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Selling work and a technical question


#1

Hello everyone,

I have been doing craft fairs for a few years now and have also been
putting work into galleries on consignment. Like everyone else out
there I am looking for alternative ways to market my work. I was
wondering how well people have been selling on the Internet on either
websites of their own or sites such Guild.com.

Another short technical question, I have been trying very
unsuccessfully to bend tubing to be used as a bail for a pendant.I
have followed the directions and technical advice given in books and
manuals but it never seems to be a ‘smooth’ result. I would
appreciate any tips or does anyone know of a supplier that sells
curved sterling tube beads which would probably work just as well. I
have seen them in base metal but never in sterling. Thanks for
the help. GRACE in Cleveland


#2

Hello Grace, Further to your question about bending tubing… Here’s
a tip that may work. In the plumbing trade, plumber’s use a tightly
coiled steel spring that just fits over the tubing they want to bend
(usually soft copper pipe). The spring keeps the tubing from cracking
or getting those annoying kinks when the wall of the tube collapses.
You may be able to get a spring that is suitable for the size of your
tubing at a local hardware store. Also, be sure to anneal your tubing
before bending.

I hope this helps.

Regards,
Dave Nitschke


#3

Grace, There is an alternative to bending tubes with good results.
Thinner tubes may be tricky.

You can fill the tube with bismuth, a low temperature alloy used in
fire sprinkler systems. Because of their low melting temperature,
they can be boiled out in water after bending. They are available at
melting temperature as low as 117 degrees F. You can get them at
www.smallparts.com.

Daniel Biery Jr.
Master Goldsmith
Industrial Designer
Watchmaker
http://www.nobleconcepts.com
@Dan_Biery


#4
  Another short technical question,  I have been trying very
unsuccessfully to bend tubing to be used as a bail for a pendant.
I have followed the directions and technical advice given in books
and manuals but it never seems to be a 'smooth' result.  

You must support the tubing from the inside as you bend it, to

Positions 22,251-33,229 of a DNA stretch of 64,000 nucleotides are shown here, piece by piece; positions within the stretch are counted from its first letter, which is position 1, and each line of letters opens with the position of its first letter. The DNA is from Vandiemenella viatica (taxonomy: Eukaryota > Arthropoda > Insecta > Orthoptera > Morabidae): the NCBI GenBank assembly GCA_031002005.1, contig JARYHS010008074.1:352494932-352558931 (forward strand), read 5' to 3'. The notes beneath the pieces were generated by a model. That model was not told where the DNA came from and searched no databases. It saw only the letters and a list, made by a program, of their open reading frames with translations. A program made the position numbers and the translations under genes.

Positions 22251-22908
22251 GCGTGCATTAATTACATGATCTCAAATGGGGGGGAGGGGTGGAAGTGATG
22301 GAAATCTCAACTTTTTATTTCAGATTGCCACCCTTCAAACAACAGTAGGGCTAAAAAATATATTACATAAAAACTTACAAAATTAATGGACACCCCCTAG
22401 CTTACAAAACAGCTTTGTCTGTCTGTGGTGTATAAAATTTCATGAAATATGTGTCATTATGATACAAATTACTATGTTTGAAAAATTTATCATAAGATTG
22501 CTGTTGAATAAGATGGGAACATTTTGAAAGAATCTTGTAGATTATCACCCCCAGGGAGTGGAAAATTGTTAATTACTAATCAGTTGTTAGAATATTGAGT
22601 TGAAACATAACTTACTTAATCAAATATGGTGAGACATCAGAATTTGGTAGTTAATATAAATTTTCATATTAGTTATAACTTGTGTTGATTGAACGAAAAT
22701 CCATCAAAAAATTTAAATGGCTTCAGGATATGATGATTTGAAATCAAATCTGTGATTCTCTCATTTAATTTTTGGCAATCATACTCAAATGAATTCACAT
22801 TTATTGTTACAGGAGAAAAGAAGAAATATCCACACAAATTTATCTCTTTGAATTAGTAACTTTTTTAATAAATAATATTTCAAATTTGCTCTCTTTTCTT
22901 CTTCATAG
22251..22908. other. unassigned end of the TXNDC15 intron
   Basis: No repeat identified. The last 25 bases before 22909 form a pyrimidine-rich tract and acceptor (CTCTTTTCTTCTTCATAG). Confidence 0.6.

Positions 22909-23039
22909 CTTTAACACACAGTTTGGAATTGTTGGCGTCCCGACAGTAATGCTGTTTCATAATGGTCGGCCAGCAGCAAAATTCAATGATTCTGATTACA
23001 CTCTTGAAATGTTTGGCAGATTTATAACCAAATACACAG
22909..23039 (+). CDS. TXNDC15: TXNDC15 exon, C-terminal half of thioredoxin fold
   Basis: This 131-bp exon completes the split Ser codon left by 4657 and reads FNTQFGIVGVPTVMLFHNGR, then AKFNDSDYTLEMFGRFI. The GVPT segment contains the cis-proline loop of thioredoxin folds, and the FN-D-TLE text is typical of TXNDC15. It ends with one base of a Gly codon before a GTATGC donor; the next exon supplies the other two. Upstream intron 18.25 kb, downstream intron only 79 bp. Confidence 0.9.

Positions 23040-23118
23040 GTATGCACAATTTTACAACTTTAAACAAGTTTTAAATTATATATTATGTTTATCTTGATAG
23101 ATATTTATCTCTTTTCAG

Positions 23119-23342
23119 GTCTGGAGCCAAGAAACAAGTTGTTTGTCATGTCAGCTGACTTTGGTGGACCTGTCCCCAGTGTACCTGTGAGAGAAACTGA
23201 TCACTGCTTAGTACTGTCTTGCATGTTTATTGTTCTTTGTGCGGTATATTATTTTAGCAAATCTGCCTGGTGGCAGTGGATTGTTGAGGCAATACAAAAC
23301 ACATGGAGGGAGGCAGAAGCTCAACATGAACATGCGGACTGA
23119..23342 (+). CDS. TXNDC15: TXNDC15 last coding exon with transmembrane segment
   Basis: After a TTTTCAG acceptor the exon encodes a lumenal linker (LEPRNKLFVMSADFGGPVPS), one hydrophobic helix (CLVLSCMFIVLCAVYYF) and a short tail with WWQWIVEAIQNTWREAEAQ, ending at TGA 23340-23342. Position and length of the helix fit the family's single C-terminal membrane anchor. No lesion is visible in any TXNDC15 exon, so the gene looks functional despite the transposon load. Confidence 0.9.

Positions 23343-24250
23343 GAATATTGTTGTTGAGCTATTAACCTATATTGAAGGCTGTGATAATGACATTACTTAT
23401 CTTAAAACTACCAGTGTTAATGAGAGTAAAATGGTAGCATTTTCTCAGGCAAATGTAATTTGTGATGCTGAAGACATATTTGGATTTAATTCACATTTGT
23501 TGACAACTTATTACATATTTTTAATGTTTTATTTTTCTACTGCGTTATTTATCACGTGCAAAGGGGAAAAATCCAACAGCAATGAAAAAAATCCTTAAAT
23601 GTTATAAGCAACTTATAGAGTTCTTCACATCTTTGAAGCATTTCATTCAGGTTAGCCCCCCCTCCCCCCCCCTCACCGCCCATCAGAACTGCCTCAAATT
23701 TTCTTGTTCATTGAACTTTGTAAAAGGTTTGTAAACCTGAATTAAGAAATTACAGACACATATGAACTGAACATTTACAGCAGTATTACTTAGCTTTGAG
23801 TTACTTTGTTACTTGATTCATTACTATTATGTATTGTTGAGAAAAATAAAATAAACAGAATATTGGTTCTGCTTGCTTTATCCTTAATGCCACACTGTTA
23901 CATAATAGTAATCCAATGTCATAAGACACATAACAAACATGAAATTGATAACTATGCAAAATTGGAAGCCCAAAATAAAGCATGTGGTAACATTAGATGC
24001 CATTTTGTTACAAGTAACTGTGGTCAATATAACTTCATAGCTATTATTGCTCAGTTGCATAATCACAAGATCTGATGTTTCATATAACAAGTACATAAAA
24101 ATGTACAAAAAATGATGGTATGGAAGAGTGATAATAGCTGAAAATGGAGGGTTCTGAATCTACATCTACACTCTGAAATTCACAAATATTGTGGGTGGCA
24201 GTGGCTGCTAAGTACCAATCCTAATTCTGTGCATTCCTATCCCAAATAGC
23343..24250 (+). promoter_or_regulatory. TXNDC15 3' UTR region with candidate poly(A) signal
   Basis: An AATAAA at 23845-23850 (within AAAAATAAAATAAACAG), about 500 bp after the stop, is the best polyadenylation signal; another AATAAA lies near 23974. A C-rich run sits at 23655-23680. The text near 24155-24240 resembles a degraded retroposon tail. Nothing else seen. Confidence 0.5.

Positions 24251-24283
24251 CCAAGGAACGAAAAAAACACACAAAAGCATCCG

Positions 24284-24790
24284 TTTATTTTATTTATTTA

prevent it from crushing at the inside radius. The best method depends
on the diameter of the tubing. In general, you fill the tubing with a
non-crushable solid material, bend the tubing, and then empty the
solid from the bent tube. If you can find some aluminum wire, VERY
slightly smaller than the I.D. of the tubing, insert it, bend, then
try to pull it out. If the bend is too sharp and you can’t pull the
wire out, put the assembly in dilute muriatic acid to dissolve the
aluminum. If you can find some “Wood’s Metal” (M.P.= 160 F), you can
melt a pool of it in hot water, draw enough of it into the tube to
fill it, then let it solidify. Once solidified, bend the tubing to
the desired radius. Then place the assembly in boiling water to
liquefy the Wood’s metal. Presto! Some people even pack the tubing
with finely ground sugar. Bend the tubing. Then shake out what you
can, and dissolve the rest in water. Some commercial tubing benders
use a tightly coiled wire spring whose I.D. is very slightly larger
than the O.D. of the tubing. Insert the tubing inside the spring and
bend the assembly. The spring protects the tubing from the outside by
preventing the inside radius from crushing. Any good hardware store
should have a wide assortment of springs. One will probably be just
right for you. Lots of Luck, …Bob Williams


#5

Hi there, One can purchase a set of bending coils from Micro Mark
for a few dollars. (they also put out a magazine with great stuff)
I have some from them and they work well. Glen Paris-Stamm


#6
    Hi there,  One can purchase a set of bending coils from Micro
Mark for a few dollars. (they also put out a magazine with great
stuff) I have some from them and they work well. Glen Paris-Stamm 

Micro Mark can be found at http://www.micromark.com . I just tossed
my catalog, I don’t know if they have the item number online for the
bender Glen mention, but you can email or call them.

Terri Collier
Dallas, TX
@Terri_Collier